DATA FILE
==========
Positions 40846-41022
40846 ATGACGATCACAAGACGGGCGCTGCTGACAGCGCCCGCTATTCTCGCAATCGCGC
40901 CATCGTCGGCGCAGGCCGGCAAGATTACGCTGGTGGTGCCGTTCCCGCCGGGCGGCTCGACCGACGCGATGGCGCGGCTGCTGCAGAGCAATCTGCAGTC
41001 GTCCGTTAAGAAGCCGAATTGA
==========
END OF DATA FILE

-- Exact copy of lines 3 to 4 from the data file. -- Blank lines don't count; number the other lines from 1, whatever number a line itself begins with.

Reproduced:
40901 CATCGTCGGCGCAGGCCGGCAAGATTACGCTGGTGGTGCCGTTCCCGCCGGGCGGCTCGACCGACGCGATGGCGCGGCTGCTGCAGAGCAATCTGCAGTC
41001 GTCCGTTAAGAAGCCGAATTGA